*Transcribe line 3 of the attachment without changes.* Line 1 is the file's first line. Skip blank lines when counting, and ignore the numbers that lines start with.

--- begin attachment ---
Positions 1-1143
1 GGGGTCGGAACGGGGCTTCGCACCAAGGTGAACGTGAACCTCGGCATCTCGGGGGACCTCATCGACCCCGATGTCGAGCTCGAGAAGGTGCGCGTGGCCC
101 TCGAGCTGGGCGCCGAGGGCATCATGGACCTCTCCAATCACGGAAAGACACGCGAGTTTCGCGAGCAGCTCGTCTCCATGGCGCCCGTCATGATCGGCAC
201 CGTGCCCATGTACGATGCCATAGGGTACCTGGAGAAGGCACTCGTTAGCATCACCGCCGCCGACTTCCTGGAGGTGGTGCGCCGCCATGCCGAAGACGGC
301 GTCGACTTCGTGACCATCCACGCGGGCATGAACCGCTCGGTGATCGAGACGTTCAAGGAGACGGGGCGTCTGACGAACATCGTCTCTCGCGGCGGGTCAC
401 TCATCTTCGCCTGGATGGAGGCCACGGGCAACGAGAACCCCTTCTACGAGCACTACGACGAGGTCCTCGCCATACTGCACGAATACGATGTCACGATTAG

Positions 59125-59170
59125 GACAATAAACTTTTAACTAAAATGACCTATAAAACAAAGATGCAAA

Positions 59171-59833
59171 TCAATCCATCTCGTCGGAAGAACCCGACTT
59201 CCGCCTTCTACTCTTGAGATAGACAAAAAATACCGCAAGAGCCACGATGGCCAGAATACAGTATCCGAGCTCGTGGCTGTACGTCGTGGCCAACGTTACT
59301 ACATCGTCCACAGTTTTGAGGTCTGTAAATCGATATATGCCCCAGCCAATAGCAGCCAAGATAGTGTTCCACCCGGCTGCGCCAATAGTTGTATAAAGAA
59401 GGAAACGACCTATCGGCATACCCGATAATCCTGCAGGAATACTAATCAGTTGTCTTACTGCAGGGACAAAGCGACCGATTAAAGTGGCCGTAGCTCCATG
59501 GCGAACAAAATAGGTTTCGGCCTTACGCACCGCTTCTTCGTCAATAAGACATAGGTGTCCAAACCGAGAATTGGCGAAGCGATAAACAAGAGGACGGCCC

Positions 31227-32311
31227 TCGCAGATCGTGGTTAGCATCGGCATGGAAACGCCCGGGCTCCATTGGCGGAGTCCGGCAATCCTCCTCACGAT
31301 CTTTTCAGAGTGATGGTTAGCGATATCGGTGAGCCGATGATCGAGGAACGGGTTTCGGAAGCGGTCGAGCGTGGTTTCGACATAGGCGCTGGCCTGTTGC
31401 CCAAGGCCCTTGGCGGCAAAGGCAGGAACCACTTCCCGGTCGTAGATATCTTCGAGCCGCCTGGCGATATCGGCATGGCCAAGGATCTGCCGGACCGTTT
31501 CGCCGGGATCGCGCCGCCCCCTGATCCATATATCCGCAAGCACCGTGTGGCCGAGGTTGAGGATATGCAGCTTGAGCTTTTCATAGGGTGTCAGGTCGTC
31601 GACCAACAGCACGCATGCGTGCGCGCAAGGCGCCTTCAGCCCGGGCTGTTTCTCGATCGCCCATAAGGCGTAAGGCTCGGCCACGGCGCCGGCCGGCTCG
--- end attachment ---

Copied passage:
101 TCGAGCTGGGCGCCGAGGGCATCATGGACCTCTCCAATCACGGAAAGACACGCGAGTTTCGCGAGCAGCTCGTCTCCATGGCGCCCGTCATGATCGGCAC